Auto Trim Paint Used to Restore GM Square Body
Jay McFarland always liked GM Square Body trucks. His dad had a ‘77 Chevy K5 Blazer when he was growing up and those warm memories led to the purchase of a ’77 Chevy pickup. Jay began restoring the truck with the original intent that it would be more of a basic restoration. However, it soon turned into a full-blown nut and bolt restoration. Knowing the ’77 would be too nice to use on a regular basis, Jay wanted a Chevy Square Body pickup that could be used as a daily driver.
Last July he found that truck, the ’85 Chevy Silverado C10 that you see here. Once the C10 was home, Jay got busy fixing it up; a project that he completed over the Christmas holiday. We’re honored that ColorBond LVP auto trim paint was a big part of that.
What is a GM Square Body Truck?
The GM Square Body truck is a C/K light truck that was made by GM from 1973 to 1987. Also known as Square Bodies, they were offered by Chevrolet and GMC. The trucks were designed with a modern look for the time, with fenders that were flush with the hood and doors that were set into the roofline. Regarding the C/K designation, “C” trucks are two-wheel drive, while “K” trucks are 4-wheel drive.
GM Square Body Truck Restoration Project
Jay’s project included media blasting the body, spraying new paint, changing the engine to a 350 V8, suspension work and an interior restoration. Impressively, all work was done by Jay himself. Being the Director of Business Development for Holley Classic Trucks simplified identifying and procuring the parts and supplies that would be best for his project. While discussing interior restoration with Scott Drake, one of the companies under the Holley Performance Products corporate umbrella, use of ColorBond LVP auto trim paint was recommended.
Truck Interior Preparation
When asked what he did to prep the interior parts before application of the auto trim paint, Jay responded “Clean, clean, clean!”.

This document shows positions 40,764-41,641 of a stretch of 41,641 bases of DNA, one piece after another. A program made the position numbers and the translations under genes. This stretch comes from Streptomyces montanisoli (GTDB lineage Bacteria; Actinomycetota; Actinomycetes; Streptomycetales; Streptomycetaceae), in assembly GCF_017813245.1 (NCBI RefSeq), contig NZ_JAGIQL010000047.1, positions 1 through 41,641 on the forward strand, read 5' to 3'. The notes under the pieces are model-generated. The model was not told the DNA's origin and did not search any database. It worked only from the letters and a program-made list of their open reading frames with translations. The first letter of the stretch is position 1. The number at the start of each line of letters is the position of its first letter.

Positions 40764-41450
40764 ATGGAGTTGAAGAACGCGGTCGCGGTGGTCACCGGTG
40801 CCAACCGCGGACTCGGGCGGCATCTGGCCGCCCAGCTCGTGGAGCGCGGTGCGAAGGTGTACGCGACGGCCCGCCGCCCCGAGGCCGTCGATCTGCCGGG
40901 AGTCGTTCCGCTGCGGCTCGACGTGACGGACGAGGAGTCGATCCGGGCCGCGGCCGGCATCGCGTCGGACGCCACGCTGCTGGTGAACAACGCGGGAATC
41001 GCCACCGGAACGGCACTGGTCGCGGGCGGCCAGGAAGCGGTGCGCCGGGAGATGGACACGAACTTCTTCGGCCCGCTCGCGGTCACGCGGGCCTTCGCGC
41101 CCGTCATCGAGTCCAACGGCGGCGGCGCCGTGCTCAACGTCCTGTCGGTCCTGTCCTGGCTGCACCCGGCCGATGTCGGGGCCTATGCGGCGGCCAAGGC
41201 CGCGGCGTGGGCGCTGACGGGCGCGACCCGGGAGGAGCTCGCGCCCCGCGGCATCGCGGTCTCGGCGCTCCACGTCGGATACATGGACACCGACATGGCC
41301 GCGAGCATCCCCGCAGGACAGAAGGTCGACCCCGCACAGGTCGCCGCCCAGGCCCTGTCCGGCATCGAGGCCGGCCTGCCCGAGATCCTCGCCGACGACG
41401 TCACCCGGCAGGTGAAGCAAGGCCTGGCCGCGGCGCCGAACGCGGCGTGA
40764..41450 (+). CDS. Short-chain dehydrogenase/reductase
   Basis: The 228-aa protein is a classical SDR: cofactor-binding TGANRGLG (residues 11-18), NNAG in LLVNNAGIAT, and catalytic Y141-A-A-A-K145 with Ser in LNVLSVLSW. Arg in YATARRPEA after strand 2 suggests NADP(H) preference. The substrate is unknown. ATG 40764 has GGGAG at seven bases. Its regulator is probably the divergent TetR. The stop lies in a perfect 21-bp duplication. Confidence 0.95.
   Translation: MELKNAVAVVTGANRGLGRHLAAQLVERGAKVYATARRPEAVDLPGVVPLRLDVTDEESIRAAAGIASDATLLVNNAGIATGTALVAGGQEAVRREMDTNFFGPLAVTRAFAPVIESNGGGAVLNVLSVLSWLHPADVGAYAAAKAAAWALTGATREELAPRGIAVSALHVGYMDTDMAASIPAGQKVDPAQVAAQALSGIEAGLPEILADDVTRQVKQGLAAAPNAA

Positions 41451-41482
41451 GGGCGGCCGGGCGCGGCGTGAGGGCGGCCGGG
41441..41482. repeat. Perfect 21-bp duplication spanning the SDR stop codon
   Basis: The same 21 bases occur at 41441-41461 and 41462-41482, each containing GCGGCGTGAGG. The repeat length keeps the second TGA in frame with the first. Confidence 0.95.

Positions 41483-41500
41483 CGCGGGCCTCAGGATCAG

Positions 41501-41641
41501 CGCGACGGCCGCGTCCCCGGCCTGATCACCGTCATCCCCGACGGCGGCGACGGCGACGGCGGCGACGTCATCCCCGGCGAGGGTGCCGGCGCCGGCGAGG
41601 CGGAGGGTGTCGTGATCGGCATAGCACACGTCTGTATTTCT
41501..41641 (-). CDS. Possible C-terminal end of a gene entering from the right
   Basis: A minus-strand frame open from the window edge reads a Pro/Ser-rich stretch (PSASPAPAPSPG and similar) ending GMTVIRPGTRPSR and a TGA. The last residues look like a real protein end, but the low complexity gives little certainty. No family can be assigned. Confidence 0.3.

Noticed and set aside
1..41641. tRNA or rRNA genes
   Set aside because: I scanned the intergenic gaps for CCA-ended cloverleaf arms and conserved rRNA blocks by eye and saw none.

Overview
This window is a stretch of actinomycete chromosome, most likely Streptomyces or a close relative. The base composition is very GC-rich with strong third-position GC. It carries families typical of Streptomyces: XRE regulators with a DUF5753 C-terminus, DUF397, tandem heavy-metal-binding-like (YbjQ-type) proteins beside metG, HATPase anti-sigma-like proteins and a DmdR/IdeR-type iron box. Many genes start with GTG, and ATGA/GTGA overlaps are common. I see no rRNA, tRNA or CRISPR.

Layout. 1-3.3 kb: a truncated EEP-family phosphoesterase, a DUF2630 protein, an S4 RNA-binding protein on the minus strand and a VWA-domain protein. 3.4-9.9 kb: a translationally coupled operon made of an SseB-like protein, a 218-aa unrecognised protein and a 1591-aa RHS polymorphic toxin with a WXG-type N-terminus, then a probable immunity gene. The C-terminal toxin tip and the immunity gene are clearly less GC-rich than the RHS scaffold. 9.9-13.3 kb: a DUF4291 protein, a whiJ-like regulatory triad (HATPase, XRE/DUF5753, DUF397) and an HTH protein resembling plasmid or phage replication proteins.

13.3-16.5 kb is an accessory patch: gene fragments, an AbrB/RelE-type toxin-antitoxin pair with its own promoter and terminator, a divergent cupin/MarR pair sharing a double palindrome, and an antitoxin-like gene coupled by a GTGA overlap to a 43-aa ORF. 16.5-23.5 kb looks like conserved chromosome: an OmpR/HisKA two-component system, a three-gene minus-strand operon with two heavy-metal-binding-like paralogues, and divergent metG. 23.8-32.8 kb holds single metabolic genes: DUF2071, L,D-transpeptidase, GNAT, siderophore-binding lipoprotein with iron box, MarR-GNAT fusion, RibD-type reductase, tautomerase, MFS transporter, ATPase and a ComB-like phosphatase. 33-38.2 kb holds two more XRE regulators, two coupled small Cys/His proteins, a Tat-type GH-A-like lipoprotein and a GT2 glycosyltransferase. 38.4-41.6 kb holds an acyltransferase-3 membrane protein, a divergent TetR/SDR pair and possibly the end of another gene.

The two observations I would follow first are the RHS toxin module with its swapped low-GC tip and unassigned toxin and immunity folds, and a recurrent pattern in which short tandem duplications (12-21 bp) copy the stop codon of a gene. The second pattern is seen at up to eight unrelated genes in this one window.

- First the interior components were removed.
- Next the hard and soft plastic parts were cleaned with wax and grease remover.
- Sprayway glass cleaner was used as a follow up. Jay chose this product as it doesn’t leave residue which could interfere with paint adhesion.
- Finally, he wiped the parts down with rubbing alcohol.
Interestingly, Jay said using rubbing alcohol ensures all chemical residue is removed and helps to avoid static electricity build up that could attract dirt and dust. Jay also recommends wearing latex gloves when handling components so that body oil doesn’t compromise paint adhesion.
Due to damage from long term use, Jay replaced the door panels, dash pad, and seat covers with reproduction units. Otherwise, the original plastic interior trim pieces were retained. After applying adhesion promoter on the hard plastic components, Jay used ColorBond LVP auto trim paint in GM Graphite (651) to paint the interior plastics including the door panels, map pockets, armrests, dash pad, windshield header panel, and the A and B pillar trim.
According to Jay, the paint job, including preparation, took a weekend to complete. Six cans of ColorBond were used at a cost of $140.00; not much money considering replacing the original pieces he painted would have cost at least $500.00.
“ColorBond works great.” Says Jay. “If you’re looking for an easy way to refurbish your interior, ColorBond lays down good and is easy to apply. It makes a big difference in how your interior appears and is an affordable and durable alternative to replacing your interior.”
Thanks to Jay for his kind words. We congratulate him on a job well done and finding the vehicle of his dreams!
Learn more about ColorBond LVP auto trim paint here.
If you’re interested in seeing another GM Square Body interior restoration, check out this ’74 Chevy Blazer project.